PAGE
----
A Couple Of Old Fire Accessories


This old fender is of solid brass and is rather decorative along the top. 

It is quite compact in size, measuring just 3 1/4" in length and is actually in a relatively good played with condition which is nice. (Often these old brass fenders are seen discoloured or badly mottled). 

And finally, here is a 1930s Taylor and Barrett metal coal box. 

The small lid is removable, so  needless to say, there are many of these tiny coal boxes out there missing either the lid or the bottom half! So although the base is slightly damaged, it is refreshing to still have the lid with this coal box. 

 Yep, some previous little owner has clearly tried to poke their finger (or some implement) through the base, so it has split slightly but thankfully the damaged base is well hidden so not noticeable. Nevertheless though, I am selling this at a reduced price due to the damage. 

All items seen here are at the time of writing this blog are available for purchase and can be seen on the Living and Dining Room Page on KT Miniatures:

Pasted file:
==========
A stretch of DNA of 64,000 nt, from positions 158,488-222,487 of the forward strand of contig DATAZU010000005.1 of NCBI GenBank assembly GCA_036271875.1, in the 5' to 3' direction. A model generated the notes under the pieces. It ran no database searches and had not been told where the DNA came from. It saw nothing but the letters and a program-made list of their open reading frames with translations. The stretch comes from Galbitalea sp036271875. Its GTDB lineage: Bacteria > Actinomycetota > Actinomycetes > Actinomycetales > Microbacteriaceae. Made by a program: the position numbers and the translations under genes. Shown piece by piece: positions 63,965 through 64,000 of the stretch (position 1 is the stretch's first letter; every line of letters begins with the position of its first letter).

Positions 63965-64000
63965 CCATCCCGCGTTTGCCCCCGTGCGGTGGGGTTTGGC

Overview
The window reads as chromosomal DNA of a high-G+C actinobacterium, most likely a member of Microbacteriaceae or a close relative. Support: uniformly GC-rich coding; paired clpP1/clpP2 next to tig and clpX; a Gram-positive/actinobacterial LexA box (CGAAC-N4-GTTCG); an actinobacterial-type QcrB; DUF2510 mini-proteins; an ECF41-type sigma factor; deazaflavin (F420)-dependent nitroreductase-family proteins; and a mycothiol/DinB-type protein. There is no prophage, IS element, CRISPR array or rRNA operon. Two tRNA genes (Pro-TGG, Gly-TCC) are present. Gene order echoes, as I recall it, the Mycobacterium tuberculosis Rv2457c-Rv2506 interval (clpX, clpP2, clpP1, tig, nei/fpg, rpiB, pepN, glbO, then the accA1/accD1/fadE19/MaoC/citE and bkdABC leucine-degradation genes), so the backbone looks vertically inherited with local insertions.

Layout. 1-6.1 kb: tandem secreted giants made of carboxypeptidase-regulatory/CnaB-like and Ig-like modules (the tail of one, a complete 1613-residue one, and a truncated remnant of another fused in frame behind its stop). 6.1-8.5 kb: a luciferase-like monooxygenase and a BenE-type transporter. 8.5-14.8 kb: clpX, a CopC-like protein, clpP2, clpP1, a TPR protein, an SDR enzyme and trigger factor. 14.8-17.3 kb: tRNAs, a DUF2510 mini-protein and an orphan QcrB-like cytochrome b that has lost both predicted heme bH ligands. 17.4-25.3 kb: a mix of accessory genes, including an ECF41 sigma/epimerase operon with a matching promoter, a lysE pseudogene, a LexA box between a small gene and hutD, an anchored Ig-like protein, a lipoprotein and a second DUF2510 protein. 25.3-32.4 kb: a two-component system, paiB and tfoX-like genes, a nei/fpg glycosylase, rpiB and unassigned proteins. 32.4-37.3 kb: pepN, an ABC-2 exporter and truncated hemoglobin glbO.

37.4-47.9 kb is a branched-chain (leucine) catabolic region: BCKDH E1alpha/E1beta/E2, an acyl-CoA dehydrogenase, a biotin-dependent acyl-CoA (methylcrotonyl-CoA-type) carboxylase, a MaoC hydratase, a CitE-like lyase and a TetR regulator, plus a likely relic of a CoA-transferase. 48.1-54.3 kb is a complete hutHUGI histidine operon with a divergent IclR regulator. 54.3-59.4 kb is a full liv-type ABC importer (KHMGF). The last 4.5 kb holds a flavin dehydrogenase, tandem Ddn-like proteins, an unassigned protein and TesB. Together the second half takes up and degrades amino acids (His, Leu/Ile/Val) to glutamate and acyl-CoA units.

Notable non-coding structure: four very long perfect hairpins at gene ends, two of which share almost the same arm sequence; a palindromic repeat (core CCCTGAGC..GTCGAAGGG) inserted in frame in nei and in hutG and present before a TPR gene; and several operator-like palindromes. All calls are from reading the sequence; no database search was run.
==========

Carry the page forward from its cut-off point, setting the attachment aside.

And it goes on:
https://ktminiatures.com/living-and-dining-room/
 
Thanks for stopping by.

Celia

KT Miniatures

Wednesday, 26 January 2022

A Little Sitting Room Inside An Old Clock

 Here is a recent creation on behalf of a family member, who asked if I could make a little something for a special friend of theirs.  It had to be "very pink and lacey"… and oh what fun I had with it, as it was a million miles away from my norm (and my comfort zone)! It was to be a 1/12th scale sitting room with specific items based on the recipient’s own special possessions and likes, including her love of reading so a bookcase (she is a big Jane Austen fan), a “pink cuddle armchair”, mirror, Ginny (her Cavalier King Charles spaniel) , her favourite plant (aglaonema), a Nursing Times (she is a nurse), a teapot & mug (as she is a big tea drinker), plus replicas of two of her precious family pictures. So here it is and this is how I made it...